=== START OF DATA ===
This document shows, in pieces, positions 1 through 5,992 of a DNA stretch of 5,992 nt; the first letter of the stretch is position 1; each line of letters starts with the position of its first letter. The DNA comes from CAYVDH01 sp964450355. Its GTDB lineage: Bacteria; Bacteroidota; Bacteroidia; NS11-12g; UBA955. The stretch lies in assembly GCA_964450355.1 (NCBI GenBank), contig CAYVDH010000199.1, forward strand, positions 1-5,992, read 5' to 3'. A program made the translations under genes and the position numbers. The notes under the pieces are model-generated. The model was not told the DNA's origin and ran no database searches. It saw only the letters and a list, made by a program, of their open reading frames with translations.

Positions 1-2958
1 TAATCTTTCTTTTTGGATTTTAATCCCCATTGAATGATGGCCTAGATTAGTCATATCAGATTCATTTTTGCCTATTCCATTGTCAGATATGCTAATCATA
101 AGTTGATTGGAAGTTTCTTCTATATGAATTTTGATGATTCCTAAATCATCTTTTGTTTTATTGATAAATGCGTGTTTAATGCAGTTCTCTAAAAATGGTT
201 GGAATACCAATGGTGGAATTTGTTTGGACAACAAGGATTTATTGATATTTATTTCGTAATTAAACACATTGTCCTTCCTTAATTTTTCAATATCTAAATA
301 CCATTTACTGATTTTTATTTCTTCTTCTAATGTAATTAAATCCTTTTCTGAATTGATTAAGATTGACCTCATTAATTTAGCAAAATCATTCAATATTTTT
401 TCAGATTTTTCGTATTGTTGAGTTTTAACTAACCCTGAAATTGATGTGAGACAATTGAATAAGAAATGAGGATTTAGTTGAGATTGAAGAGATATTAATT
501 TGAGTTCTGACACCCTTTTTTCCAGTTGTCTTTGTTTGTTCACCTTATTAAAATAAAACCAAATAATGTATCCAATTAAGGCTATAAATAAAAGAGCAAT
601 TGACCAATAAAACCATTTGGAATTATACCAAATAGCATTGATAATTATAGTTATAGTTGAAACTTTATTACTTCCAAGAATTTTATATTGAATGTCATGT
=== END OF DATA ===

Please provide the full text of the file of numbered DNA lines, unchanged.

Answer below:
This document shows, in pieces, positions 1 through 5,992 of a DNA stretch of 5,992 nt; the first letter of the stretch is position 1; each line of letters starts with the position of its first letter. The DNA comes from CAYVDH01 sp964450355. Its GTDB lineage: Bacteria; Bacteroidota; Bacteroidia; NS11-12g; UBA955. The stretch lies in assembly GCA_964450355.1 (NCBI GenBank), contig CAYVDH010000199.1, forward strand, positions 1-5,992, read 5' to 3'. A program made the translations under genes and the position numbers. The notes under the pieces are model-generated. The model was not told the DNA's origin and ran no database searches. It saw only the letters and a list, made by a program, of their open reading frames with translations.

Positions 1-2958
1 TAATCTTTCTTTTTGGATTTTAATCCCCATTGAATGATGGCCTAGATTAGTCATATCAGATTCATTTTTGCCTATTCCATTGTCAGATATGCTAATCATA
101 AGTTGATTGGAAGTTTCTTCTATATGAATTTTGATGATTCCTAAATCATCTTTTGTTTTATTGATAAATGCGTGTTTAATGCAGTTCTCTAAAAATGGTT
201 GGAATACCAATGGTGGAATTTGTTTGGACAACAAGGATTTATTGATATTTATTTCGTAATTAAACACATTGTCCTTCCTTAATTTTTCAATATCTAAATA
301 CCATTTACTGATTTTTATTTCTTCTTCTAATGTAATTAAATCCTTTTCTGAATTGATTAAGATTGACCTCATTAATTTAGCAAAATCATTCAATATTTTT
401 TCAGATTTTTCGTATTGTTGAGTTTTAACTAACCCTGAAATTGATGTGAGACAATTGAATAAGAAATGAGGATTTAGTTGAGATTGAAGAGATATTAATT
501 TGAGTTCTGACACCCTTTTTTCCAGTTGTCTTTGTTTGTTCACCTTATTAAAATAAAACCAAATAATGTATCCAATTAAGGCTATAAATAAAAGAGCAAT
601 TGACCAATAAAACCATTTGGAATTATACCAAATAGCATTGATAATTATAGTTATAGTTGAAACTTTATTACTTCCAAGAATTTTATATTGAATGTCATGT